Executrices win Freud will tussle

Lucian Freud, in a self-portrait

Lucian Freud, in a self-portrait

First published in National News © by

The executrices of artist Lucian Freud's £96 million estate have won a High Court dispute over his will against one of his 14 children.

Diana Rawstron, his solicitor for 25 years, and Rose Pearce, one of his daughters, asked for a legal declaration that a provision of the 2006 will made them absolutely entitled to Freud's residuary estate - the part that remains after all gifts, bequests and claims have been satisfied.

In the case of Freud, who died in July 2011 aged 88, this amounted to about £42 million - after payment of legacies and inheritance tax but before administration expenses.

Giving his ruling in London, Deputy Judge Richard Spearman said that in his long and successful life, Freud achieved international recognition as an outstanding painter and draughtsman and also lived a very full private life.

He added that, although at one time disputed by Ms Rawstron and Ms Pearce, it was accepted, at least for these proceedings, that the defendant, Paul McAdam Freud, was another of the artist's children, who numbered "at least 14".

Ms Rawstron and Ms Pearce also contended that the gift of residue was subject to a trust imposed by Freud but they did not disclose its terms.

The judge said: "Indeed, one of their purposes in taking the course that they have adopted in these proceedings is to avoid revealing the terms of that trust to the defendant, on the basis this would go against Lucian Freud's wishes. However they have informed the defendant that he is not a beneficiary of the trust.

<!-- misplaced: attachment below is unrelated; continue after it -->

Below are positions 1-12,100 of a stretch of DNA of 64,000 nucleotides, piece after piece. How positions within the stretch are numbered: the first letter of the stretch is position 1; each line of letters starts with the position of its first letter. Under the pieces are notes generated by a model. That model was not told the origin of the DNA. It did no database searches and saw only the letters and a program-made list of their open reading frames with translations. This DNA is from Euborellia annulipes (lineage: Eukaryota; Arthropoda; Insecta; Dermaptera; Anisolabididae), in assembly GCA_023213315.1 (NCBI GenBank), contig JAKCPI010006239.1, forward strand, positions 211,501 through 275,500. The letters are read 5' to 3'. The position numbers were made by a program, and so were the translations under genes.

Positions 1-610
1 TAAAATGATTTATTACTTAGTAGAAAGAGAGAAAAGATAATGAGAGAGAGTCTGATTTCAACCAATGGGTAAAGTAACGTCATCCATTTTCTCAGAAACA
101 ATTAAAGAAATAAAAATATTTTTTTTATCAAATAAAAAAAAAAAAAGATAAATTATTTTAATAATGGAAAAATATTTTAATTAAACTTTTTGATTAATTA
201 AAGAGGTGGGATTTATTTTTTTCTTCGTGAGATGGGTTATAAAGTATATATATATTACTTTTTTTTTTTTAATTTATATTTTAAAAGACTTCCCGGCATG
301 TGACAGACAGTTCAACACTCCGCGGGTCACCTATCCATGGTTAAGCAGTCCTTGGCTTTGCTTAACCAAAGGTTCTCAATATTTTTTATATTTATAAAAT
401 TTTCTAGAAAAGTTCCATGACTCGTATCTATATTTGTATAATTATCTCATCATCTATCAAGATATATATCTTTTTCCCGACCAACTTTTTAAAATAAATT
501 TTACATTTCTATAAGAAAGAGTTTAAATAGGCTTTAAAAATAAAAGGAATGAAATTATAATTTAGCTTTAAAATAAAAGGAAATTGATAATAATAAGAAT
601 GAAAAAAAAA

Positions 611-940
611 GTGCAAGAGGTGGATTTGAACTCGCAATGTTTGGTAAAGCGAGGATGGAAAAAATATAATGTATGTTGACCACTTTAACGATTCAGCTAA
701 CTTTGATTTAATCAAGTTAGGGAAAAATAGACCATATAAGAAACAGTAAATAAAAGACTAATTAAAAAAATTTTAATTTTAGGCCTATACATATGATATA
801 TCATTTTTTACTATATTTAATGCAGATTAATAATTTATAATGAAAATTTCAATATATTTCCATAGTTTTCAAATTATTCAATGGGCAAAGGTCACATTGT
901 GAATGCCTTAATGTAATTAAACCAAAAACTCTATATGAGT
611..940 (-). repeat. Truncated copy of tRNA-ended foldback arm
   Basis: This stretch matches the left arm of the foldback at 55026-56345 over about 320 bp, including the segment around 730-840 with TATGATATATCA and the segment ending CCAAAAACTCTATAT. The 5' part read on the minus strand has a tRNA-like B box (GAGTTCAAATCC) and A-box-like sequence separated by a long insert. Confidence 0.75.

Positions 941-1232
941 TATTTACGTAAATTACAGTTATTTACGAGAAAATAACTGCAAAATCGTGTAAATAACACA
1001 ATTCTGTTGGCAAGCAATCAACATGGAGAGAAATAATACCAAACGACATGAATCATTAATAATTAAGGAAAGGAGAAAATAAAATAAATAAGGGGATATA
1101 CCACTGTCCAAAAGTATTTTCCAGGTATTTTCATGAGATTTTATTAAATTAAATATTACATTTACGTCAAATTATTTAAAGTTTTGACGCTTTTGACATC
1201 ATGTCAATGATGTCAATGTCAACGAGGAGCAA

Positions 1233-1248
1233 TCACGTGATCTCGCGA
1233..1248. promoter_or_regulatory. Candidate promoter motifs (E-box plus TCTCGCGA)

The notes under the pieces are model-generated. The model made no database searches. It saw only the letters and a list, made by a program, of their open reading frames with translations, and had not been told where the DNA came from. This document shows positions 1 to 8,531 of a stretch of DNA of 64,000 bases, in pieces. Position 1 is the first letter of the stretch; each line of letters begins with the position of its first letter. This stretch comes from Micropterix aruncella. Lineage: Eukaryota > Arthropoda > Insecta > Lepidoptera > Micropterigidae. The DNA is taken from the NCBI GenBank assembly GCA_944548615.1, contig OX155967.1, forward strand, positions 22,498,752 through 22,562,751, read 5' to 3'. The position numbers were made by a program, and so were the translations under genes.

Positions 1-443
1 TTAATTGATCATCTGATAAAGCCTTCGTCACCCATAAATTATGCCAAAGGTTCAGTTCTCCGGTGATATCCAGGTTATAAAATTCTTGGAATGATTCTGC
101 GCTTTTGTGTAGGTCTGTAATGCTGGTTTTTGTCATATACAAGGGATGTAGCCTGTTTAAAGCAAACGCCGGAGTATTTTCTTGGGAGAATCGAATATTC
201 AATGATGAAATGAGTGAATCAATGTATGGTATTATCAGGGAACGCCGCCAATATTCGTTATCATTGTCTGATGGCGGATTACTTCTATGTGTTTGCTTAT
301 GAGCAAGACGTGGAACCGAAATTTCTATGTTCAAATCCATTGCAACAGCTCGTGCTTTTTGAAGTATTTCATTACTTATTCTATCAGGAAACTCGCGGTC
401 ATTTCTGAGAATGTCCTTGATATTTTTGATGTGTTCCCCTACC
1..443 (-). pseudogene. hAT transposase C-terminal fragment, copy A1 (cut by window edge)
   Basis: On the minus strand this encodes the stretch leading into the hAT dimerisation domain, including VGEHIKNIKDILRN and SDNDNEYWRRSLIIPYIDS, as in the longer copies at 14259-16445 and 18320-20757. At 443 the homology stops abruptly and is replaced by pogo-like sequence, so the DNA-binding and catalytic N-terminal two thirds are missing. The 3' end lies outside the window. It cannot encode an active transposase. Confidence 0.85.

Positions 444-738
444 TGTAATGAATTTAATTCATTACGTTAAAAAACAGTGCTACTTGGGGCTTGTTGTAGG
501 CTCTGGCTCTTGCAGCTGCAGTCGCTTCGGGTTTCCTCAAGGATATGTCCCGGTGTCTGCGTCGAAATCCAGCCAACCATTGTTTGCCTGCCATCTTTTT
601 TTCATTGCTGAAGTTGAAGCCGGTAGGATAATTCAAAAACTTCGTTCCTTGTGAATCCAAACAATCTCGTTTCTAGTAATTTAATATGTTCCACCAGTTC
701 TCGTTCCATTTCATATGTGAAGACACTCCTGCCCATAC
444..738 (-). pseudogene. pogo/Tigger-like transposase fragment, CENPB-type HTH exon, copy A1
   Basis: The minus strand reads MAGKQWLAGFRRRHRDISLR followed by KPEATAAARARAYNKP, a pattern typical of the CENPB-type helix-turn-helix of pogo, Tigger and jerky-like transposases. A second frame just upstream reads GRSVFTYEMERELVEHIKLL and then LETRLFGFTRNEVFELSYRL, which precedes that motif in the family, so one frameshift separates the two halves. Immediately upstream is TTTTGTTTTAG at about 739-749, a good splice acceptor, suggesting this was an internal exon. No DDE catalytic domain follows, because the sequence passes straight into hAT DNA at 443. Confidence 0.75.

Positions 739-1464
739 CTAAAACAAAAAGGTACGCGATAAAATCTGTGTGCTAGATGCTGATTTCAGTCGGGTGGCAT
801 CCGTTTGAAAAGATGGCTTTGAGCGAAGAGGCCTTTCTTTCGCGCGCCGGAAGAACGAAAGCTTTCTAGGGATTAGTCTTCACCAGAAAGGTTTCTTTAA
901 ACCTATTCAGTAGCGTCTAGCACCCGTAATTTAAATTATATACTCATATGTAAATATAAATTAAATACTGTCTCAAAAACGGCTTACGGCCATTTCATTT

"The defendant's case is that, on a proper construction of the will, Lucian Freud's residuary estate was not given to the claimants for their absolute benefit, but instead was given to them to hold on trusts which are not set out in the will.

"On that basis, any trust imposed on the residuary estate can only have been a half secret trust."

He added that, because of the different requirements for creation of a valid half secret trust in comparison to a fully secret trust, Paul Freud would then wish to explore whether any valid half secret trust was created or whether there was an intestacy of the residue - which would mean he would be entitled to a share of it.

But, if Ms Rawstron and Ms Pearce were right, his only claim for provision from the estate arose under the Inheritance (Provision for Family and Dependants) Act 1975.

The judge concluded that, in the light of the natural and ordinary meaning of the words used in the relevant clause of the will, the will's overall purpose, its other provisions, the material factual matrix when it was made and common sense, the interpretation put forward by Ms Rawstron and Ms Pearce was to be preferred and their claim succeeded.

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